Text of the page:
An alternative 24-h statistical hurricane intensity model is presented and verified for 13 hurricanes during the 2004–05 seasons. The model uses a new method involving a discriminant function analysis (DFA) to select from a collection of multiple regression equations. These equations were developed to predict the future 24-h wind speed increase and the 24-h pressure drop that were constructed from a dataset of 103 hurricanes from 1988 to 2003 that utilized 25 predictors of rapid intensification. The accuracy of the 24-h wind speed increase models was tested and compared with the official National Hurricane Center (NHC) 24-h intensity forecasts, which are currently more accurate on average than other 24-h intensity models. Individual performances are shown for Hurricanes Charley (2004) and Katrina (2005) along with a summary of all 13 hurricanes in the study. The average error for the 24-h wind speed increase models was 11.83 kt (1 kt = 0.5144 m s-1) for the DFA-selected models and 12.53 kt for the official NHC forecast. When the DFA used the correctly selected model (CSM) for the same cases, the average error was 8.47 kt. For the 24-h pressure reduction models, the average error was 7.33 hPa for the DFA-selected models, and 5.85 hPa for the CSM. This shows that the DFA performed well against the NHC, but improvements can still be made to make the accuracy even better.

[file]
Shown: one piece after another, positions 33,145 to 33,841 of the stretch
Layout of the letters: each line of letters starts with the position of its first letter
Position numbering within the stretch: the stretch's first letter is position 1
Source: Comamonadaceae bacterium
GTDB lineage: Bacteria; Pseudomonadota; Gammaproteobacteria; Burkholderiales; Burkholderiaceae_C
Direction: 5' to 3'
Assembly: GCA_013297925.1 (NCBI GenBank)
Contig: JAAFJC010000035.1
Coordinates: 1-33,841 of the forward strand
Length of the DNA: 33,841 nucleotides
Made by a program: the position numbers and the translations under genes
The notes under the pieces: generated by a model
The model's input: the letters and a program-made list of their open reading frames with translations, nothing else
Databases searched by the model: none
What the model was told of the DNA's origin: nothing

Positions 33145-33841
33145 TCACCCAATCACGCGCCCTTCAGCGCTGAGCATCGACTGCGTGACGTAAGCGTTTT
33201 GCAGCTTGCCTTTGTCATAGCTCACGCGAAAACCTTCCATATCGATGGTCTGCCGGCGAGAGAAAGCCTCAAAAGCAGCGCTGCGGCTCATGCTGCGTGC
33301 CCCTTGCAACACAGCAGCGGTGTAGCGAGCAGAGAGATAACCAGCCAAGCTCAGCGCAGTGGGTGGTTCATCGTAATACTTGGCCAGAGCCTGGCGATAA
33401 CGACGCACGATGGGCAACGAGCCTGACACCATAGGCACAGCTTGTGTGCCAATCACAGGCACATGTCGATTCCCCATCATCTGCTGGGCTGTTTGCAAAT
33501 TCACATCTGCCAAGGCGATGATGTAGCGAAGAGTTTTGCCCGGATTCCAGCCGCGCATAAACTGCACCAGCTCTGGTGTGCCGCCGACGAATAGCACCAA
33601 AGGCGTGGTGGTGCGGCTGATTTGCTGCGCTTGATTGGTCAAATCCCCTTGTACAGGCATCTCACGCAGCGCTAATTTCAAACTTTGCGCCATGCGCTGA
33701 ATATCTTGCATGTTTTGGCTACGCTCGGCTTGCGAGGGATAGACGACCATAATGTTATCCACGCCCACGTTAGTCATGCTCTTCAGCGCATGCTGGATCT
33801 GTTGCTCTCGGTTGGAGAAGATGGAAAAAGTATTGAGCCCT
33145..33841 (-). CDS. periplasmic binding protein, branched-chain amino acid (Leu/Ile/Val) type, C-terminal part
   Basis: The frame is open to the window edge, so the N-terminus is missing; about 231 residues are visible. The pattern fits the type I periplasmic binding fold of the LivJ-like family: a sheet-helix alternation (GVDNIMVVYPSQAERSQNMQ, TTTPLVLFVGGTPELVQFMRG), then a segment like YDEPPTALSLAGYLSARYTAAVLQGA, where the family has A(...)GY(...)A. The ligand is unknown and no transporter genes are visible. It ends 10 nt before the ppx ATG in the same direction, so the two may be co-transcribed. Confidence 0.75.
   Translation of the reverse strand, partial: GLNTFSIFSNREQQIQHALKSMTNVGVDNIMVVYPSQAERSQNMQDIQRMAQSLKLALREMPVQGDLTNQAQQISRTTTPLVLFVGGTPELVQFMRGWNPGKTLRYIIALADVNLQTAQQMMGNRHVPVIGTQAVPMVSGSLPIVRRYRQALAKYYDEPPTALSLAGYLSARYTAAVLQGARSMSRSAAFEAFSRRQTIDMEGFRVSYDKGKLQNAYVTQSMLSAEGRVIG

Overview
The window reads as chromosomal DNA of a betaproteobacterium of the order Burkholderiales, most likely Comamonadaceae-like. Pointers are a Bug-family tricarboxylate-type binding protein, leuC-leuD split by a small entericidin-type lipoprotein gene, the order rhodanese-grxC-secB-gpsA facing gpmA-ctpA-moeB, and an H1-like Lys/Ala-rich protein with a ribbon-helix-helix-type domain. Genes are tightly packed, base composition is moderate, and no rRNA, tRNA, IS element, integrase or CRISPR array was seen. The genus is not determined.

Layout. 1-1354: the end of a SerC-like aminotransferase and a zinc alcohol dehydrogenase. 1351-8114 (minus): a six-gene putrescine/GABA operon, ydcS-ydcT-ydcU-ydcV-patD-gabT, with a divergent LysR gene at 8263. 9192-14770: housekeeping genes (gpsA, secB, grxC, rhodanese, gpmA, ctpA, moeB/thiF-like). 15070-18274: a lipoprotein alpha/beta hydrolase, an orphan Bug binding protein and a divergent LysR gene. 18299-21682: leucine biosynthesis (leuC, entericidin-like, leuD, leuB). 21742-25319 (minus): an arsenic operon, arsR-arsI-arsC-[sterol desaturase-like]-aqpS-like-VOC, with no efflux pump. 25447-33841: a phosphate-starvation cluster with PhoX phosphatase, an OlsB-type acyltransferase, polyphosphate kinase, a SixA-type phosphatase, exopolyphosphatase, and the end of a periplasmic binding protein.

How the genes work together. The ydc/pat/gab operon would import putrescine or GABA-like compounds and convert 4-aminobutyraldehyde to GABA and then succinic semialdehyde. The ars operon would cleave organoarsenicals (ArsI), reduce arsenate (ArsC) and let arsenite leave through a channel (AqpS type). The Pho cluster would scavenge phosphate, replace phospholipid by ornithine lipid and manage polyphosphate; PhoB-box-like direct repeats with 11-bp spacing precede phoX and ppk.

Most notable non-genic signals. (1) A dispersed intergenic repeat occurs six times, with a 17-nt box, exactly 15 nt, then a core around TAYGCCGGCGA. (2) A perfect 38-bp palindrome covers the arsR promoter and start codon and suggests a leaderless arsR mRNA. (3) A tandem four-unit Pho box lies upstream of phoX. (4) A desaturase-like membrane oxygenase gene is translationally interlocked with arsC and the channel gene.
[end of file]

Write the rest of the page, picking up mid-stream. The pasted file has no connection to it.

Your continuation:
Law, Kevin T., Jay S. Hobgood, 2007: A Statistical Model to Forecast Short-Term Atlantic Hurricane Intensity. Wea. Forecasting, 22, 967–980.